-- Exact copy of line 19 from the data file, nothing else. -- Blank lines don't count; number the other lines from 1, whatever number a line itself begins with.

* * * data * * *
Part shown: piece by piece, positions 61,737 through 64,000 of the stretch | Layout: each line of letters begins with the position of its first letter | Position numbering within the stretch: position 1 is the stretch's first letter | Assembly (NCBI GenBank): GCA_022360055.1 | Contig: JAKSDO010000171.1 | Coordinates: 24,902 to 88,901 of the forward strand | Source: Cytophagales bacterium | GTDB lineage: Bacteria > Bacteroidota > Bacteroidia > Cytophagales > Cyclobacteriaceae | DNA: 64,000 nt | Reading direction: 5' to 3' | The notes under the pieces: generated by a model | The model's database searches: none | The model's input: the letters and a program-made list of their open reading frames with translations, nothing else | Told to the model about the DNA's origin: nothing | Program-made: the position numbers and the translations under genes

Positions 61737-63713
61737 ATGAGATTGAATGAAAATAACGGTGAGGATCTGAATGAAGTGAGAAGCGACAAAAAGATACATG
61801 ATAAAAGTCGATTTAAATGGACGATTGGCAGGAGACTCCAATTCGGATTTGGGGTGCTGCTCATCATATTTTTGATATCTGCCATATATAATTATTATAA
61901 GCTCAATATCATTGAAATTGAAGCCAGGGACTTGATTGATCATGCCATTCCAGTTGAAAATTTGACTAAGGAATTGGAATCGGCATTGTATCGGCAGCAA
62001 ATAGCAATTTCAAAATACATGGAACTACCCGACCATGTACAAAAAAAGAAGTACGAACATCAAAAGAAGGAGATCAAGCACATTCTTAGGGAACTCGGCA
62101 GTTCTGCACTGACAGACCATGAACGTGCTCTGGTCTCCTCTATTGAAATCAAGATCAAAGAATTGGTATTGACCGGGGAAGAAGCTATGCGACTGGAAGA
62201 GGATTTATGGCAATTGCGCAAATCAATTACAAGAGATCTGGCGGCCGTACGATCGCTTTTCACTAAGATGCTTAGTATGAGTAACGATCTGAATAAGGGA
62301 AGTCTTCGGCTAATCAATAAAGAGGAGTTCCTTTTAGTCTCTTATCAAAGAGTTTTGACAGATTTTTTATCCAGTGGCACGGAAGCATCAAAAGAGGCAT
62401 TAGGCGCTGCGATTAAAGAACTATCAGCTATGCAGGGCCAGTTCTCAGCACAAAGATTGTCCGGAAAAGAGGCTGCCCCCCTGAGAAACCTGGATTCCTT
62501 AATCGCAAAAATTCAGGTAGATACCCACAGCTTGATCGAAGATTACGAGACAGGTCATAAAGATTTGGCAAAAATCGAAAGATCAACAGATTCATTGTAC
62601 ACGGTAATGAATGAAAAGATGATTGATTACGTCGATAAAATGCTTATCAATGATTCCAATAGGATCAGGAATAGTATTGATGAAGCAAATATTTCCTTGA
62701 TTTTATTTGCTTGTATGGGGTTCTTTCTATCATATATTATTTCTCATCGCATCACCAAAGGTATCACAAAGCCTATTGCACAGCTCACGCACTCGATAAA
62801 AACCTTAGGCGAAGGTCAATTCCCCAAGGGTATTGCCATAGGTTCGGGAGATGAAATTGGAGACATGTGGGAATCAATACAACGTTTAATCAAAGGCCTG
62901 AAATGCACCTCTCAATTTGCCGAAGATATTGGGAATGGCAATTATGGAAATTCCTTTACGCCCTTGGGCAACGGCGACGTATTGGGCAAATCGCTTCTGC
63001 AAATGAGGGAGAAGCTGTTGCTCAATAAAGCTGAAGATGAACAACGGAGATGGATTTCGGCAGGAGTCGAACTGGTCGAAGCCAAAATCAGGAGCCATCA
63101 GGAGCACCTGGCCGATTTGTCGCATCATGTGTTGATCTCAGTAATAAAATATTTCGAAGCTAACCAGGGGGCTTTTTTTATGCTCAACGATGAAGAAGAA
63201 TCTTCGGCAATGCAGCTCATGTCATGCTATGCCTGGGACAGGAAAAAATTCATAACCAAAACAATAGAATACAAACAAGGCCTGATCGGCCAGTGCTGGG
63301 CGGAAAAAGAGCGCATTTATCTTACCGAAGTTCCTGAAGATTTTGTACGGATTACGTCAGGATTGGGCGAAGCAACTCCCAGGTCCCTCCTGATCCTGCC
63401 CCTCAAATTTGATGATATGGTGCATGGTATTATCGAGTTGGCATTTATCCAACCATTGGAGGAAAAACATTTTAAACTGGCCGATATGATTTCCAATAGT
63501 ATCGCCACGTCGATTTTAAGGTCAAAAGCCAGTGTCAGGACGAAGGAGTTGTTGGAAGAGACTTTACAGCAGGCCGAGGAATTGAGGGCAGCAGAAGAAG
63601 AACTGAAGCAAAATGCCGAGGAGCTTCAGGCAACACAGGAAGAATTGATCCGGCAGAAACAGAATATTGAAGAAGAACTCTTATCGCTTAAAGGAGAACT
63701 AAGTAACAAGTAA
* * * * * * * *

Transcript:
63301 CGGAAAAAGAGCGCATTTATCTTACCGAAGTTCCTGAAGATTTTGTACGGATTACGTCAGGATTGGGCGAAGCAACTCCCAGGTCCCTCCTGATCCTGCC